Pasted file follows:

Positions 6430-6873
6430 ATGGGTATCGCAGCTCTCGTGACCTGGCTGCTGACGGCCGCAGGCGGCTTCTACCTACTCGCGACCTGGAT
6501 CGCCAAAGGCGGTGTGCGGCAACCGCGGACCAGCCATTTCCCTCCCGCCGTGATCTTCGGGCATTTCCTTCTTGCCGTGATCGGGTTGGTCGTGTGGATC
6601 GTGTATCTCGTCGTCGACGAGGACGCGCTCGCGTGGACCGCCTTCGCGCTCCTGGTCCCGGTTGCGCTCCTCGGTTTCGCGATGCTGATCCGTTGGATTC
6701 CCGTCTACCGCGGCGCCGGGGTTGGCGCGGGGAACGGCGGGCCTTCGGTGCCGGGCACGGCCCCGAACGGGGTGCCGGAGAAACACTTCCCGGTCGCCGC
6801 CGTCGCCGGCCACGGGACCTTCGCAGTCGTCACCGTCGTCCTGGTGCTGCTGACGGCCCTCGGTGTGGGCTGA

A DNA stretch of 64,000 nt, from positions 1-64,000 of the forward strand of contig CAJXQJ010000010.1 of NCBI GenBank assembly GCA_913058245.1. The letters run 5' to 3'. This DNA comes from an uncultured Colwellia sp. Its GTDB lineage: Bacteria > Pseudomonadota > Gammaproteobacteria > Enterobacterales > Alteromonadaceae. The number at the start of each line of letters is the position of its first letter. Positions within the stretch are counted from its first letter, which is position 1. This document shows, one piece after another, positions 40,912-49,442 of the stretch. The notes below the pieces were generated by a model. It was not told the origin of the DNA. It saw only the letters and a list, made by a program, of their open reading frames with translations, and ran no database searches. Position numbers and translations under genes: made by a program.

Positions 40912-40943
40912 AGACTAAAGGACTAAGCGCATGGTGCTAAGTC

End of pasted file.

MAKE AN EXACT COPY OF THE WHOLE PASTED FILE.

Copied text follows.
Positions 6430-6873
6430 ATGGGTATCGCAGCTCTCGTGACCTGGCTGCTGACGGCCGCAGGCGGCTTCTACCTACTCGCGACCTGGAT
6501 CGCCAAAGGCGGTGTGCGGCAACCGCGGACCAGCCATTTCCCTCCCGCCGTGATCTTCGGGCATTTCCTTCTTGCCGTGATCGGGTTGGTCGTGTGGATC
6601 GTGTATCTCGTCGTCGACGAGGACGCGCTCGCGTGGACCGCCTTCGCGCTCCTGGTCCCGGTTGCGCTCCTCGGTTTCGCGATGCTGATCCGTTGGATTC
6701 CCGTCTACCGCGGCGCCGGGGTTGGCGCGGGGAACGGCGGGCCTTCGGTGCCGGGCACGGCCCCGAACGGGGTGCCGGAGAAACACTTCCCGGTCGCCGC
6801 CGTCGCCGGCCACGGGACCTTCGCAGTCGTCACCGTCGTCCTGGTGCTGCTGACGGCCCTCGGTGTGGGCTGA

A DNA stretch of 64,000 nt, from positions 1-64,000 of the forward strand of contig CAJXQJ010000010.1 of NCBI GenBank assembly GCA_913058245.1. The letters run 5' to 3'. This DNA comes from an uncultured Colwellia sp. Its GTDB lineage: Bacteria > Pseudomonadota > Gammaproteobacteria > Enterobacterales > Alteromonadaceae. The number at the start of each line of letters is the position of its first letter. Positions within the stretch are counted from its first letter, which is position 1. This document shows, one piece after another, positions 40,912-49,442 of the stretch. The notes below the pieces were generated by a model. It was not told the origin of the DNA. It saw only the letters and a list, made by a program, of their open reading frames with translations, and ran no database searches. Position numbers and translations under genes: made by a program.

Positions 40912-40943
40912 AGACTAAAGGACTAAGCGCATGGTGCTAAGTC